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Nutritional enhancement of probiotics and prebiotics: technology aspects on microbial viability, stability, functionality and on prebiotic function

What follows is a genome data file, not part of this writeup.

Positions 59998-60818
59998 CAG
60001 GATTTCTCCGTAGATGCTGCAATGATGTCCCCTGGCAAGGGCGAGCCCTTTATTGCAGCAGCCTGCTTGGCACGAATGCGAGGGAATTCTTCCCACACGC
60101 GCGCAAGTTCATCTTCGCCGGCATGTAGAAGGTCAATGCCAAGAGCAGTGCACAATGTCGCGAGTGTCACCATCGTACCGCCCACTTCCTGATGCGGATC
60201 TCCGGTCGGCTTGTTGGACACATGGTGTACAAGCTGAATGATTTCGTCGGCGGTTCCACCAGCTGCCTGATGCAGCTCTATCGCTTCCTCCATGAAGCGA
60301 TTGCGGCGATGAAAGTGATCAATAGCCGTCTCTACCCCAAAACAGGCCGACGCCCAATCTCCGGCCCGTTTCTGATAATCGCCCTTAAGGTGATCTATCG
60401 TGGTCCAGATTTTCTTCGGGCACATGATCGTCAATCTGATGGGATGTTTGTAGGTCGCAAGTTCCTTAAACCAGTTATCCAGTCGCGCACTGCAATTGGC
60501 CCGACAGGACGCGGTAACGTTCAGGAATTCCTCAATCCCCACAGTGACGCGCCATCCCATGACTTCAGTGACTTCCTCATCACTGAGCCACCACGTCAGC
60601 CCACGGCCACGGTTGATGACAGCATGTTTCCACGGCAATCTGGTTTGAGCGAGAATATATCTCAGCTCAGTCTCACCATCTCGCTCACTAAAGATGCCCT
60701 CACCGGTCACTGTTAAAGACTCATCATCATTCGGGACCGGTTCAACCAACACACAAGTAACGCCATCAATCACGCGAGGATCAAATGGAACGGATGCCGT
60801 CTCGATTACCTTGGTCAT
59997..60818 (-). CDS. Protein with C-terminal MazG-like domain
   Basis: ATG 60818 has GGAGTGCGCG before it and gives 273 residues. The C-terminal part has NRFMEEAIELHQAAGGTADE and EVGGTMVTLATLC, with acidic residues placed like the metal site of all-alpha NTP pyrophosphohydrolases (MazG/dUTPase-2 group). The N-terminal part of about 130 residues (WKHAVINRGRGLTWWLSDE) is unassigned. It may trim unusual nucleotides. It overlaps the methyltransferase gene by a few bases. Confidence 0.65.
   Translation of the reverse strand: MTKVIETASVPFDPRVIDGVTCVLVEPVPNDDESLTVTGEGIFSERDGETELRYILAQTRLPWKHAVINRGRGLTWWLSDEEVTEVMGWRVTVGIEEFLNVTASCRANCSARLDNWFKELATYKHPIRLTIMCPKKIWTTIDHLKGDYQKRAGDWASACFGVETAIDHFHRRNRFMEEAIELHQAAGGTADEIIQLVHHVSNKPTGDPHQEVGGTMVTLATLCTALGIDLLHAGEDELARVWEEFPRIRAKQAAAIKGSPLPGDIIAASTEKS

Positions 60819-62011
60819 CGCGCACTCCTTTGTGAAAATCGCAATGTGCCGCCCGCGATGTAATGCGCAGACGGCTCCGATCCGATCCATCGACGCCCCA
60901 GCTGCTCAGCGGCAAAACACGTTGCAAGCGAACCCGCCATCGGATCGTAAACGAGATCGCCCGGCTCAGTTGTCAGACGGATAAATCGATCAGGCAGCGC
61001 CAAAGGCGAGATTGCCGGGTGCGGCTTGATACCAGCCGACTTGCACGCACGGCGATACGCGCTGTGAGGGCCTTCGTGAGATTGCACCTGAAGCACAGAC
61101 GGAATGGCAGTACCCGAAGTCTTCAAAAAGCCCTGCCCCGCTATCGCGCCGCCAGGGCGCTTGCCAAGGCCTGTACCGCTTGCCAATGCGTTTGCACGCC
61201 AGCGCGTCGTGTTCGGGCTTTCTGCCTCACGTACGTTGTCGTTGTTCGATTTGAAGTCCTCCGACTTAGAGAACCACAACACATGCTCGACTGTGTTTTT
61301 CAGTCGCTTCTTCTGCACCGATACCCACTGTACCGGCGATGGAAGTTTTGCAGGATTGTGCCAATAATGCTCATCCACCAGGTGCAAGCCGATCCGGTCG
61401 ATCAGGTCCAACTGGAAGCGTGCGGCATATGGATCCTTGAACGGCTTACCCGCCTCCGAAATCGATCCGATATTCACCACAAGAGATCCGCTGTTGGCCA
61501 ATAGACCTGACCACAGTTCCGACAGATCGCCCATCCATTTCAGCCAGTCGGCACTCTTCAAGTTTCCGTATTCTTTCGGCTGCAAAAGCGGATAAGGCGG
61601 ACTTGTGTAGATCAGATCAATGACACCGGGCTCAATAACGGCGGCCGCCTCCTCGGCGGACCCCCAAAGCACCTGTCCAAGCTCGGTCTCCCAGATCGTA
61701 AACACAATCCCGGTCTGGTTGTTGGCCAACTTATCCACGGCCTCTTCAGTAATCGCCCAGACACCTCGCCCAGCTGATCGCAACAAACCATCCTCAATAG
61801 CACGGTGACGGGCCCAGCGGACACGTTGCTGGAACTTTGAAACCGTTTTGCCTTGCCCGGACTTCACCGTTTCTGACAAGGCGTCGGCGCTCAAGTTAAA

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During the consumption probiotics are exposed to various conditions in the upper GI-tract which may affect detrimentally their viability. The single most detrimental factor to probiotic viability in the GI-tract is the low pH of the stomach. In addition, e.g. bile secreted to the upper part of the small intestine has antimicrobial properties. VTT: Influence of various test parameters on the acid and bile tolerance test result was evaluated to optimise the testing protocol: the parameters studied (strain and test) were cell density (L. rhamnosus E800, acid and bile tolerance), different bile reagents (B. animalis subsp. Lactis Bb-12), sterilisation technique for the bile solution (B. animalis subsp. lactis Bb-12 L. rhamnosus E800 and GG), molarity of the buffer solution (B. animalis subsp. lactis Bb-12; acid and bile tolerance), growth conditions (fermenter vs. test tube grown B. animalis subsp. lactis Bb-12, bile tolerance).Influence of processing conditions on acid and bile tolerance of B. animalis subsp. lactis Bb-12 was studied by using fermenter grown (15 and 22 h) cells prior and after freeze-drying with different cryoprotectants (sucrose and RSM as carriers for non-neutralised and neutralised cells). From the same freeze-dried preparations influence of food matrix storage on acid and bile tolerance of B. animalis was studied after harvesting the cells from milk, fruit juice or PBS (control) at baseline or after two weeks storage in milk and PBS. Kinetic changes in the membrane functions during acid treatment of B. animalis were further investigated by using a membrane potential-sensitive fluorochrome, DiBAC4(3), in conjunction with a fluorometer. VTT: B. animalis subsp. lactis Bb-12 fresh cells tolerated well pH3.0 and poorly pH 2.5; pepsin supplementation had clearly protective effect against the pH of 2.5. The same phenomenon was observed with sucrose- and RSM-protected freeze-dried cells. Different freeze-drying conditions or fermentation times did not affect the acid tolerance of the cells. Milk showed clearly protective effect of the cells against low pH and some protection against bile acids. No significant differences in the bile tolerance of differently produced fresh or freeze-dried B. animalis cells were detected. However, the type of bile used had a large impact, bile extract being much more detrimental to the cells than bile acids. The DiBAC4(3) fluorescence measurements showed a rapid decrease of fluorescence during the acid exposure of the cells (more profound in pH 2.5 treated cells). This change in the membrane integrity suggests hyperpolarisation of the cell membrane during acid stress which can be associated to the activity of proton pumps.